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Thread: OT: 30 foot Wasp & Hornet spray

  1. #1
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    Default OT: 30 foot Wasp & Hornet spray

    I have two yellow jacket nests that have to go. I have two cans of Wasp nest spray that allegedly work from 30 feet away.

    The last time I used this spray it was 17 degrees F outside and the occupants of the nests died peacefully in their frigid sleep. Today we are looking at a high of 79.

    Do I have to worry about a cloud of stingers coming out of the nest, or does this stuff put them to sleep instantly?

  2. #2
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    If its the foaming kind, any wasps hit will be immediately disabled. Any missed.....
    I'd be skeptical of the 30 ft range. The best I've found work to about 20 feet (NOT straight up) and that only for a very few seconds.

    If you have any aerosol 1,1,1 trichloroethane left in a forgotten corner, use that. The wasps fall like rain when that hits. Modern 'brake cleaner' if chlorinated will work too, just not quite as spectacularly.

    Another shop-probable: Acetone. If you have a way to deliver it, down they go.

  3. #3
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    AD5MB, you do not identify what product you are using - they are not all the same, even the 'same' product has changed from year to year as mfrs modify their formulation for performance/regulatory compliance.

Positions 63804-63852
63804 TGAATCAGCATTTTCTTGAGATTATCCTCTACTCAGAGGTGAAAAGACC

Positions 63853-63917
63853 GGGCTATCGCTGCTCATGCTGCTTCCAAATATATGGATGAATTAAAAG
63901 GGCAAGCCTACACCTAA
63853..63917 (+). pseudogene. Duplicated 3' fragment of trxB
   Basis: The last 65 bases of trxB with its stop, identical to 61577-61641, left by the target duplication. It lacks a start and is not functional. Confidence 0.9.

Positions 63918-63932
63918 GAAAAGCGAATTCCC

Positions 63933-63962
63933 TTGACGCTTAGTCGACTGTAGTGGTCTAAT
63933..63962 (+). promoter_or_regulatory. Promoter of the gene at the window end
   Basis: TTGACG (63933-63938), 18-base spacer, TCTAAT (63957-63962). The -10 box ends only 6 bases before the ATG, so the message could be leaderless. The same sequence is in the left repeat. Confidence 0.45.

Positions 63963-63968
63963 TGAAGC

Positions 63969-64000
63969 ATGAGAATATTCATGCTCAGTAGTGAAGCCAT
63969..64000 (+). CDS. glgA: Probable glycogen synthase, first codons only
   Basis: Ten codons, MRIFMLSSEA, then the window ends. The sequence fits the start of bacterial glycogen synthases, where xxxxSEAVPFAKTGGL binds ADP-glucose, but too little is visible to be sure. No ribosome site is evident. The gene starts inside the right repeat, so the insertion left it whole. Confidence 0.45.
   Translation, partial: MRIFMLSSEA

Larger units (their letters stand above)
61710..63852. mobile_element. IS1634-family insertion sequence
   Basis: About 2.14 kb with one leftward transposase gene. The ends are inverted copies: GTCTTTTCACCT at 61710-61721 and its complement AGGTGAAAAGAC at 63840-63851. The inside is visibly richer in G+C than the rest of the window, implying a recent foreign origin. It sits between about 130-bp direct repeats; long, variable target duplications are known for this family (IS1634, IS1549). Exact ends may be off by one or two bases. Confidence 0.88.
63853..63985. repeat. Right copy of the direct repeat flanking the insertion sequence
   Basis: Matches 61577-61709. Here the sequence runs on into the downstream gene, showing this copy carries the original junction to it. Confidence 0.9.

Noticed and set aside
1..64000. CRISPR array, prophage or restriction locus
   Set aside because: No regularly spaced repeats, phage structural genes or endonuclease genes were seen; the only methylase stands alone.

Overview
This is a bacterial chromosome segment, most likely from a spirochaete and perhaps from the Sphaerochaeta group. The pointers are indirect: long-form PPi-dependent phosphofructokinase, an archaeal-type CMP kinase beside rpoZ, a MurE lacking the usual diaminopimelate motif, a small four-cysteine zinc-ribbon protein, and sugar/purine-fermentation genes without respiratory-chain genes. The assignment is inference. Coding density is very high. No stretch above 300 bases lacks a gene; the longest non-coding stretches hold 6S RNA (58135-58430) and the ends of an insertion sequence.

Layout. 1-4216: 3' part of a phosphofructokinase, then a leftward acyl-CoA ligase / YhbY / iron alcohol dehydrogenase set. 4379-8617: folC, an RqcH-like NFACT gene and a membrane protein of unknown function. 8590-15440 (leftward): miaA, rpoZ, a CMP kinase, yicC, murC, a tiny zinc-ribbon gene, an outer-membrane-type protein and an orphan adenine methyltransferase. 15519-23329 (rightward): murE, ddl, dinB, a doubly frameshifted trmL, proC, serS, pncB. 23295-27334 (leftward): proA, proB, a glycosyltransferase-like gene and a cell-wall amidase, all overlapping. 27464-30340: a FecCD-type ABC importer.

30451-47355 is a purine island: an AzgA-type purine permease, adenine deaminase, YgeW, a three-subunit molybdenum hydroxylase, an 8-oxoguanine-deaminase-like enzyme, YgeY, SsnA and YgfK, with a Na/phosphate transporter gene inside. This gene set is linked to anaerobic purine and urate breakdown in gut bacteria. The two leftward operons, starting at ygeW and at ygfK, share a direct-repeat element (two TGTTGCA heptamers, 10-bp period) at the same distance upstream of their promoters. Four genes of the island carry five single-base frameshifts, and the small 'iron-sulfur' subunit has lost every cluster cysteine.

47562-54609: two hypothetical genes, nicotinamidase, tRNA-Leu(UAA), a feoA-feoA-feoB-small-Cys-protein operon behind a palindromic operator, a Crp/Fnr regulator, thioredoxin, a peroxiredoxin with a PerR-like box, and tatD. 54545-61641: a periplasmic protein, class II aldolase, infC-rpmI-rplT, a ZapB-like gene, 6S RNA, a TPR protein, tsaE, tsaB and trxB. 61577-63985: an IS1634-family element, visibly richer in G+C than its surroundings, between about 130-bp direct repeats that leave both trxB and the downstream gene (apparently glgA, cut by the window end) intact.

Speaking from experience with Wilson 1 Shot Jet Foam Killer and 1 Shot Killer (long range spray), neither product puts active insects 'to sleep instantly'. The insecticide will coat the surface and penetrate a bit but the nest is deep and the reaction will be to escape - some will and they will be presumably in pain and upset. If you are allergic to stings, get someone else to do the task. If it is a big hive, get someone else to do the task. Otherwise, cover up with heavy thick outerwear and close the collars/cuffs tightly. I include a full face mask usually used for grinding. Have at least one backup can of insecticide. Have a clear escape route, ideally w/ a nearby safe place.